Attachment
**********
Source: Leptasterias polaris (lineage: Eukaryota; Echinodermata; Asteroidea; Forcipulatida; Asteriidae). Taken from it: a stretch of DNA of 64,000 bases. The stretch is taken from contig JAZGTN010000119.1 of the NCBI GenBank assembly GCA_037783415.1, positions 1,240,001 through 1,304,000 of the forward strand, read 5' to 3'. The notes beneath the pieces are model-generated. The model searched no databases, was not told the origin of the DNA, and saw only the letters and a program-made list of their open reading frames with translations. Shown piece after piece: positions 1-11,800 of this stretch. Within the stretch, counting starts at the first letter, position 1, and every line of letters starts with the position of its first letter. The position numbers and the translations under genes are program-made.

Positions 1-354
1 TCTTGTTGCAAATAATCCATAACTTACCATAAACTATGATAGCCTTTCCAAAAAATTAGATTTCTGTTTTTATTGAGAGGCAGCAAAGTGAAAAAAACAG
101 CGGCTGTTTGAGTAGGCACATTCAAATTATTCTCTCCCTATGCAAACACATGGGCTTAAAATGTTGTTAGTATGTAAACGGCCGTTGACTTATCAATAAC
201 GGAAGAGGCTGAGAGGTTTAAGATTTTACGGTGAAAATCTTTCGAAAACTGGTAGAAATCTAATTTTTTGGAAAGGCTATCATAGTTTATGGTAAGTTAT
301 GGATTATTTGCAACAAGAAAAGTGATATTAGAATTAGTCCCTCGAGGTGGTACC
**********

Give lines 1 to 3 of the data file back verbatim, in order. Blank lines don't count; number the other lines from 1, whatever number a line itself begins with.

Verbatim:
Source: Leptasterias polaris (lineage: Eukaryota; Echinodermata; Asteroidea; Forcipulatida; Asteriidae). Taken from it: a stretch of DNA of 64,000 bases. The stretch is taken from contig JAZGTN010000119.1 of the NCBI GenBank assembly GCA_037783415.1, positions 1,240,001 through 1,304,000 of the forward strand, read 5' to 3'. The notes beneath the pieces are model-generated. The model searched no databases, was not told the origin of the DNA, and saw only the letters and a program-made list of their open reading frames with translations. Shown piece after piece: positions 1-11,800 of this stretch. Within the stretch, counting starts at the first letter, position 1, and every line of letters starts with the position of its first letter. The position numbers and the translations under genes are program-made.

Positions 1-354
1 TCTTGTTGCAAATAATCCATAACTTACCATAAACTATGATAGCCTTTCCAAAAAATTAGATTTCTGTTTTTATTGAGAGGCAGCAAAGTGAAAAAAACAG